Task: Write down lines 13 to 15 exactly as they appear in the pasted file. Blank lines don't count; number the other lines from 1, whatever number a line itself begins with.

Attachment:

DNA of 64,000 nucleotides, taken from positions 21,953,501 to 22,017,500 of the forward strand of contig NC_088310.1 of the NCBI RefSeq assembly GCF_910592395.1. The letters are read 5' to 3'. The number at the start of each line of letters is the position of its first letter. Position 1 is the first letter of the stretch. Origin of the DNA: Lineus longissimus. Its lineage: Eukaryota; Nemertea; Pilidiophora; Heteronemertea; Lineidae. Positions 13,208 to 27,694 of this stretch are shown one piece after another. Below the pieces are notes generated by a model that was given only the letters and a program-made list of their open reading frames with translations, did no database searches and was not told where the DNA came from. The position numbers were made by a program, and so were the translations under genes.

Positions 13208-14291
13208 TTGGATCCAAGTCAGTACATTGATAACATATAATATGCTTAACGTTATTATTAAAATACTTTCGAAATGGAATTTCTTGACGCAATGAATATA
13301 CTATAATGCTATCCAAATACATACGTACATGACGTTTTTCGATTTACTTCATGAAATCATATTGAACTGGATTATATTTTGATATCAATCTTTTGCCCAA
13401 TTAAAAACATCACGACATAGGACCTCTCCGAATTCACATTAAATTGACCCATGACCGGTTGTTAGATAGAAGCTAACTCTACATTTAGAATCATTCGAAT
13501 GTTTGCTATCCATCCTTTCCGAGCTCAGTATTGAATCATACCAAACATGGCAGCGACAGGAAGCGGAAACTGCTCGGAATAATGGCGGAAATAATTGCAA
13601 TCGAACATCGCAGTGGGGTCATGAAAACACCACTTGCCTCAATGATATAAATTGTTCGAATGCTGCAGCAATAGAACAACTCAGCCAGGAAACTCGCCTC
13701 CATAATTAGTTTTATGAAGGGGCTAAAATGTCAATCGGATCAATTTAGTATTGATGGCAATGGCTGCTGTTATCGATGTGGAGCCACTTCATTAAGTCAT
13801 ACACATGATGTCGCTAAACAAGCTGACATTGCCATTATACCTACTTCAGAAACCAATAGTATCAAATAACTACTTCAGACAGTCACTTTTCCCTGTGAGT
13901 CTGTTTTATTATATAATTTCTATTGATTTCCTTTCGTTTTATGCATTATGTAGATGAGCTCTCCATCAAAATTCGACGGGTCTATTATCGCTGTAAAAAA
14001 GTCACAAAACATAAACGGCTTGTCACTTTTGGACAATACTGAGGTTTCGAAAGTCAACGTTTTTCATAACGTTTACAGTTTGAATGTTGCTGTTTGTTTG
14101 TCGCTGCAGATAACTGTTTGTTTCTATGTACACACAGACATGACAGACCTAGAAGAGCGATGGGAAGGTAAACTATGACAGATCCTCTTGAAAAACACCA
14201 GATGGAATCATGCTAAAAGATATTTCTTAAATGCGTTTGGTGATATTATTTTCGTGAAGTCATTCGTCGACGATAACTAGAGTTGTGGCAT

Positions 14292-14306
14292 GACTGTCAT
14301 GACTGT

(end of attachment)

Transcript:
14201 GATGGAATCATGCTAAAAGATATTTCTTAAATGCGTTTGGTGATATTATTTTCGTGAAGTCATTCGTCGACGATAACTAGAGTTGTGGCAT

Positions 14292-14306
14292 GACTGTCAT